In this second installment of Jessica Engstrom's five-part series on UX principles for developers, she explores the importance of ergonomics, beauty, inclusion, usability and accessibility.
If you missed my first post, you can catch up right here: SOLID Principles of UX, Part 1: Make Software Understandable. Otherwise, let's dive into part 2 below.
Thinking about ergonomics is always a good idea. Having the right desk chair at work, the right keyboard and even the right pillow at night can make a huge difference. Ergonomics is something we should investigate when it comes to our user interfaces as well.
Reading up on platform design guidelines and using familiar components can help with this. The more the user must think about how to perform a task, the harder it will be to keep them. We want to minimize the learning curve, breaking down complicated tasks into smaller bits so it feels easy to understand and use.
Given that we now see more and more devices of different shapes and resolutions and that many of them have touch-enabled screens, we need to take that into consideration.
Using simulators and emulators to test out our layout on different devices is invaluable.
When I design an app, I usually start designing at 5” which is somewhere in the middle of the “phone range.” Then I test the layout at 4” and 6” as well, just to make sure that it works.
If it doesn’t, I tweak until it works on all three.
Not testing it on both smaller and larger screens may cause some ergonomic issues and the same is true for not testing on a touch device. Like that you could accidentally press two buttons with one tap.
A human finger pad is on average 12mm across, so we must make sure that we add some space between the touch elements.
Some of the emulators and simulators have the option of “faking” touch so you don’t have to go out and buy multiple devices in all different sizes.
Take a thing like contrast as an example. If we have a little bad contrast between the background and our text or elements, they will be hard to read for anybody with eye-issues. But if we fix the contrast it will work both for people with and without eye-issues, so we have nothing to lose.
There have been many many studies done about typefaces and fonts. Many of them say that using a serif font family if you have large amount of text will help with eye fatigue. But if you are designing something for children in the “learning to read”-age or dyslexic people it might be a better idea to use a san-serif font family since some studies shows that it’s easier for those groups to recognize the letter because of the simplicity in the form.
Inclusion, Usability and Accessibility
We live in a world where we are becoming more and more aware of how inclusivity can benefit us all. Bringing inclusion, usability and accessibility to our design will benefit everybody, not only a certain group.
Having an inclusive design means that it’s usable for as many people as possible, no matter what region you live in, what device you are on or how fast your internet connection is.
If we look at the ISO standard (9241-11:2018) for Usability (Ergonomics of human-system interaction) it describes usability like this:
extent to which a system, product or service can be used by specified users to achieve specified goals with effectiveness, efficiency and satisfaction in a specified context of use
In other words an efficient page or app where the user feels comfortable navigating and feels like they are doing so in an effective and efficient way.
Accessibility is about not discriminating anyone regardless of age, disability or where you live. Of course we’re not discriminating on purpose, but it is according to the UN a basic human right to have access to information and communications technologies (including the web) so it doesn’t hurt to look into it.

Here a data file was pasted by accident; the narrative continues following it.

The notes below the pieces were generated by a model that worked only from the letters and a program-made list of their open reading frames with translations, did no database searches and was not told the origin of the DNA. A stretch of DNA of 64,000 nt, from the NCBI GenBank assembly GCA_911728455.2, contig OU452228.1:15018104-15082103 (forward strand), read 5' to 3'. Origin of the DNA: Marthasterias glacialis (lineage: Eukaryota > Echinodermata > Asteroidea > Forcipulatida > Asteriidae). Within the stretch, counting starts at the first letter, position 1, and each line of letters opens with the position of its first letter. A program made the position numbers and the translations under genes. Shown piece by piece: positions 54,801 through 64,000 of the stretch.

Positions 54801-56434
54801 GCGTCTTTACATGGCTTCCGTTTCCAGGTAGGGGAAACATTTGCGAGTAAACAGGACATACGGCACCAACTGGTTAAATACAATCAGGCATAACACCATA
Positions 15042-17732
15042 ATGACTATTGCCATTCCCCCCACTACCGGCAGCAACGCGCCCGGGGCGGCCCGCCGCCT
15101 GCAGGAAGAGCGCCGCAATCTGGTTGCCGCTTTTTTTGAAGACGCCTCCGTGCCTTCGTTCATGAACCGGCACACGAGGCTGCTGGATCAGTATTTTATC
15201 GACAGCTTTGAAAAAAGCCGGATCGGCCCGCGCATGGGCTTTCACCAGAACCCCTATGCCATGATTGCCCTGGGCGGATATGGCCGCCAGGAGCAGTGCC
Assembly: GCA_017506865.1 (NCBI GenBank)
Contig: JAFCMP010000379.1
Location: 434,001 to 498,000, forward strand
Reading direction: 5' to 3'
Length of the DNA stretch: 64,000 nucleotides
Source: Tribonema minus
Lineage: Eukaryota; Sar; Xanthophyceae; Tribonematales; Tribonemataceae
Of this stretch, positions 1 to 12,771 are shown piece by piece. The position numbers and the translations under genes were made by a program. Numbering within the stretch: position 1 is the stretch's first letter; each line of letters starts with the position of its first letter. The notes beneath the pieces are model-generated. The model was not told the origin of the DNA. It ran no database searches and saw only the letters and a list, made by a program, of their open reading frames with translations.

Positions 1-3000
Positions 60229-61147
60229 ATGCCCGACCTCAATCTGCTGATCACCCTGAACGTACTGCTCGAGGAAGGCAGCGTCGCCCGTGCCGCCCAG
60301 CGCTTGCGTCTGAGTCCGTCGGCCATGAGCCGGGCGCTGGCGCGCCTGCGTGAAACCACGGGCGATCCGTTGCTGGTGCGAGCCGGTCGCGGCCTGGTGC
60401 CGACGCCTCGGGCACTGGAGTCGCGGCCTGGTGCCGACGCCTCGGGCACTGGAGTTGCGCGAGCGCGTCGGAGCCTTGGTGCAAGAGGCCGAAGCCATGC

We might think that “amputees are not my target audience” so I don’t have to think about one-handed navigation and that may very well be true, however we are not only excluding anyone who amputated their arm, but also anyone who had an accident and broke their arm or injured themselves at the gym and the parents of newborns.
Designing for people with bad eyes, color deficiency and dyslexia will not only benefit those groups but all our users!
Although that it sounds obvious that a beautiful UI will appeal to the user, there are still too many UIs out there that have been neglected or not prioritized for it. Now, what "beautiful" is, as you all know, is individual and impossible to pinpoint. But what you can do is make sure you give the design part of the project a fair amount of time and read up on the design guidelines for the platform you are publishing on.
When apps are clearly made for one platform but gets released on multiple platforms there is a risk of an unattractive appearance. Like when apps have a back button in the UI on Android (or Windows phone back in the day) that have a hardware button for that.
Then it’s very clear that the app is not made for the platform and the UI feels off.
This is what I mean with beautiful. Not the latest and hottest design but a design that looks professional, that is aligned properly and looks like it fits in.
Do utilize the different platform design languages out there. Google has material design, Apple has human interface design and Microsoft has Microsoft design language or fluent.
A lot of research has gone into these guidelines and they will help you achieve much of what you just read about.
Stay tuned for the next post in this series, or for more, feel free to check out the webinar we recently hosted on the topic right here.
Check your website for contrast: http://www.checkmycolours.com/
ISO standard (9241-11:2018) for Usability: https://www.iso.org/standard/63500.html
Microsoft has a good inclusive design 101 guide on their design page: https://www.microsoft.com/design/inclusive/